nytimesThe word “disruption” is enough to make a traditional media organization either puke or squirm. Puke, because many people, media folks especially, are sick of the cliche; and squirm, because it usually means that they – organizations that are heavy on legacy and light on innovation – are the ones most vulnerable to the effects of the digitally-instigated industry shakeup that “disruptors” both promulgate and benefit from. Those effects are tangible. Take, for instance, Time Inc, which just a couple of weeks ago laid off 500 staffers, or the New York Times, which has lost of some its top editors and reporters in a continuing round of buy-outs.

So it’s significant that some media organizations are stepping up to claim a piece of the disruption for themselves. In December, we reported on the arrival of Matter, an incubator for nurturing startups focused on public media. Last March, Turner launched an accelerator called Media Camp, which invests in and advises media startups and entrepreneurs.

In London, BBC Worldwide has its own accelerator, BBC Worldwide Labs, a six-month program that currently houses six early stage companies. A couple of days ago, Labs celebrated its first success storyFoodity. The startup signed a deal to integrate its auto-generated shopping lists software into the BBC’s GoodFood website. BBC Worldwide doesn’t take any equity in the startups it incubates, but it provides free office space and access to executives for advice. The objective of Labs is to forge commercial deals with the companies once they graduate from the program.

In the coming weeks, BBC Worldwide will launch a New York office for Labs. Once it does so, it will be competing for talent with the New York Times, which a few weeks ago decided it would get in on the incubator action, too. It has announced TimeSpace, a four-month program for between three and five media-focused startups.

Aron Pilhofer, editor of interactive news at the Times and head of the newsroom side of TimeSpace, says the company has been paying attention to Turner’s Media Camp, and to similar programs at the Philadelphia Inquirer and the Boston Globe. Then, when Matter launched in San Francisco, the trend became clearer. “We all looked at that and thought that was quite interesting as well,” says Pilhofer of Matter’s launch. “There’s a lot of momentum in this direction right now and the potential outcomes are huge.”

As well as having early access to products and services built by the companies incubated in TimesSpace, teams on the business side and in the newsroom, will be exposed to something perhaps even more important: fresh thinking. “For the technology part of the team, a lot of the best ideas that we have for new ways to do storytelling, new ways to approach some of the projects that we do, are inspired by what we see outside the journalism world,” says Pilhofer. It might turn out that the most important benefits to the Times are cultural, he says.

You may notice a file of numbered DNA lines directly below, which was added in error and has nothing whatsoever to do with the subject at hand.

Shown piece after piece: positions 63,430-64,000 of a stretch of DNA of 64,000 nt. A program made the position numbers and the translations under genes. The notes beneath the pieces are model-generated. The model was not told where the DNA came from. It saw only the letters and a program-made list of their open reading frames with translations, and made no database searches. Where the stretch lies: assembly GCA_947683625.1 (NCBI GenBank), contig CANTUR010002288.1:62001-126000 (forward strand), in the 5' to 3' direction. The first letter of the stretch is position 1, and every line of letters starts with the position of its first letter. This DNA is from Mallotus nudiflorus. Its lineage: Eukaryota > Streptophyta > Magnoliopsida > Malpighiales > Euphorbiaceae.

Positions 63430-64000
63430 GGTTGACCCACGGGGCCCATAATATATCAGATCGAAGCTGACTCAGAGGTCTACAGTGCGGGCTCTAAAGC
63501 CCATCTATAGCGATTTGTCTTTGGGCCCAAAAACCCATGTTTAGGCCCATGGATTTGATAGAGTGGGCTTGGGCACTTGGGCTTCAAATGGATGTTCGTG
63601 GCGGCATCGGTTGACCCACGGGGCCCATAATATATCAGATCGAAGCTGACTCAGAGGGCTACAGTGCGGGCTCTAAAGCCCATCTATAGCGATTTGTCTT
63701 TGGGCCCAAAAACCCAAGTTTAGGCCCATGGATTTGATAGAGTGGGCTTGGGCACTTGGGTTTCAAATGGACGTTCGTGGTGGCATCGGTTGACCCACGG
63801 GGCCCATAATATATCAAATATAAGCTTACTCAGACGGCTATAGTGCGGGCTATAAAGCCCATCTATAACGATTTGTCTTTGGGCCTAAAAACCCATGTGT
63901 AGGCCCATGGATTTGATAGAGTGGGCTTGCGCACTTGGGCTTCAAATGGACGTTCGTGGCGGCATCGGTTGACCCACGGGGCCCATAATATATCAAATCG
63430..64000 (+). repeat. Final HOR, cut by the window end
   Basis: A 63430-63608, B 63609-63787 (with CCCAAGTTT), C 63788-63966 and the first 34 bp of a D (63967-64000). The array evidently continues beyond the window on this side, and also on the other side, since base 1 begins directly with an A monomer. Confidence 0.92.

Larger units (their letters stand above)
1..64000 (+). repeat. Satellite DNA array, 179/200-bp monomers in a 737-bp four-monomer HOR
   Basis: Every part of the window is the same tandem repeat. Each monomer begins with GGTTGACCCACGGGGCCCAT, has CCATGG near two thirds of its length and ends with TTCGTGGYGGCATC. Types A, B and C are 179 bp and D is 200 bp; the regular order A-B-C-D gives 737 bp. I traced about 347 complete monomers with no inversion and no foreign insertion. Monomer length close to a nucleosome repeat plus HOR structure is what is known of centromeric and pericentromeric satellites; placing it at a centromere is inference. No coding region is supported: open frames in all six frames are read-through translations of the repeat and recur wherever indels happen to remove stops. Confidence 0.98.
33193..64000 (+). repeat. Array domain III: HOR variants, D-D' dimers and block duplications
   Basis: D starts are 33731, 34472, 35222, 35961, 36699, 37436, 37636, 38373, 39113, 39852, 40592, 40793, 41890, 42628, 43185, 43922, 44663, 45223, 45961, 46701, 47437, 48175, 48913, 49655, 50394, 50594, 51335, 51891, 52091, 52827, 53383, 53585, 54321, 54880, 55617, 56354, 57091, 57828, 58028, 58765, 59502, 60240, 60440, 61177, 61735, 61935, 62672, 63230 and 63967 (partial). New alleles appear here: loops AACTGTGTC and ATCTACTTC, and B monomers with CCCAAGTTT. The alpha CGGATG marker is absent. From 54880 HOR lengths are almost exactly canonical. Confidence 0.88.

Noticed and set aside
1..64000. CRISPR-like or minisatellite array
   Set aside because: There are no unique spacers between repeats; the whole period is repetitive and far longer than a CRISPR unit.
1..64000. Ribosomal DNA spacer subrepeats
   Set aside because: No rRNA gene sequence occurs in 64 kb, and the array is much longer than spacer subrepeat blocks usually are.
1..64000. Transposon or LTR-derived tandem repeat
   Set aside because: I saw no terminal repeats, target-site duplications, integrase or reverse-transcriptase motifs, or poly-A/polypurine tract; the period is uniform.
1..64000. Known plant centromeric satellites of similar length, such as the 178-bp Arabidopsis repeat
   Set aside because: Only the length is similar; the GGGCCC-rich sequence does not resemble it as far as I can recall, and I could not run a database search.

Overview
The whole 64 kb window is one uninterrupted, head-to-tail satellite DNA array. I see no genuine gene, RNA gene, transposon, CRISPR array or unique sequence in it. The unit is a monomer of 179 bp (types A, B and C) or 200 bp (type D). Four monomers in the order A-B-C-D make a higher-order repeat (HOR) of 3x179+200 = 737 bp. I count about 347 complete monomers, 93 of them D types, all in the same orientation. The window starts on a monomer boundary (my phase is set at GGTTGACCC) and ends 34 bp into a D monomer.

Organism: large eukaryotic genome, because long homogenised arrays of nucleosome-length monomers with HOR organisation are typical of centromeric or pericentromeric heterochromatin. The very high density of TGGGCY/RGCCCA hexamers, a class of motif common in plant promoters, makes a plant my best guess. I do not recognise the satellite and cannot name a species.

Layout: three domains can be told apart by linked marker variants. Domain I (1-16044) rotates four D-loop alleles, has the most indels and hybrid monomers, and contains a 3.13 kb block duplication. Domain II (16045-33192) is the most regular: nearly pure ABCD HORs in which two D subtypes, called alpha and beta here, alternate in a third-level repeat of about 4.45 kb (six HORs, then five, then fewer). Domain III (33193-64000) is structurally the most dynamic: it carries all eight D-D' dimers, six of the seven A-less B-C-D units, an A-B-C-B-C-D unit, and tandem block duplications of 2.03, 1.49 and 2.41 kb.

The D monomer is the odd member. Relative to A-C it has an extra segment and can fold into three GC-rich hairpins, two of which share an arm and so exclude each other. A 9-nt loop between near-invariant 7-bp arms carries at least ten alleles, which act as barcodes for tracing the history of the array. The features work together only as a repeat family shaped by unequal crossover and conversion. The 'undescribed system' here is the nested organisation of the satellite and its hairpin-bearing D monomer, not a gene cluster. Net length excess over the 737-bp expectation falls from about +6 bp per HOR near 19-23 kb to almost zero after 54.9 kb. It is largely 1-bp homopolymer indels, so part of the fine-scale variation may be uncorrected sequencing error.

“In general there’s a recognition, which I share, that many of the answers we are all seeking about the future of news and journalism are not going to come from within the four walls of newsrooms like this one,” he says. “We have a lot to learn and there’s no reason we should not open the doors somewhat to companies that are doing innovative things.”

Companies that are accepted into TimeSpace will get desk space in the New York Times building as well as access to key decision makers for advice, mentorship, and partnership opportunities. The Times won’t be taking equity in the startups, but it isn’t ruling out later investing in any that show extraordinary potential. The startups potentially also get the chance to expose their products to, and learn from, the Times’ audience of 1.5 million print and digital subscribers, if the circumstances make sense.

On its call for applications, the Times says it is interested in companies that have raised at least seed-stage funding and focus on mobile, social, video, advertising technology, analytics, or ecommerce.

“We’re not really looking for a content company,” Pilhofer says. “We’re not looking for the next BuzzFeed necessarily. We’re looking for the next Chute or SocialFlow.” Chute is a San Francisco-based startup that provides a system for building rich-media apps and sites. It is backed by $2.72 million in venture funding. SocialFlow, which has offices in New York and San Francisco, is backed by $7 million of venture funding and analyzes social content in real-time.

The final details of exactly how the program will work are not yet fully determined, but Pilhofer hopes the startups and the Times can learn from each other. Applications for the program close on February 19, and Pilhofer says their number so far has been “unbelievable.” Last time he checked, more than 200 applicants put their names forward.

TimeSpace alone won’t solve the challenges that the Times faces in turning itself into an innovative newsroom. For one, it is still having trouble figuring out a workable social media policy for its journalists. And while the interactive Snow Fall feature was a landmark in digital journalism, that sucker took six months and 16 people to create. At that pace, that resource-sapping achievement is not eminently replicable.

But opening itself up to new energy and new ideas certainly can’t hurt – at least in theory. Indeed, Pilhofer refers to TimeSpace as an “experiment.” And, hey, the company should have plenty of desk space right about now. That, alas, is the painful effect of “disruption.” The Times will be hoping that disruption looks a lot friendlier when it’s happening under its own roof.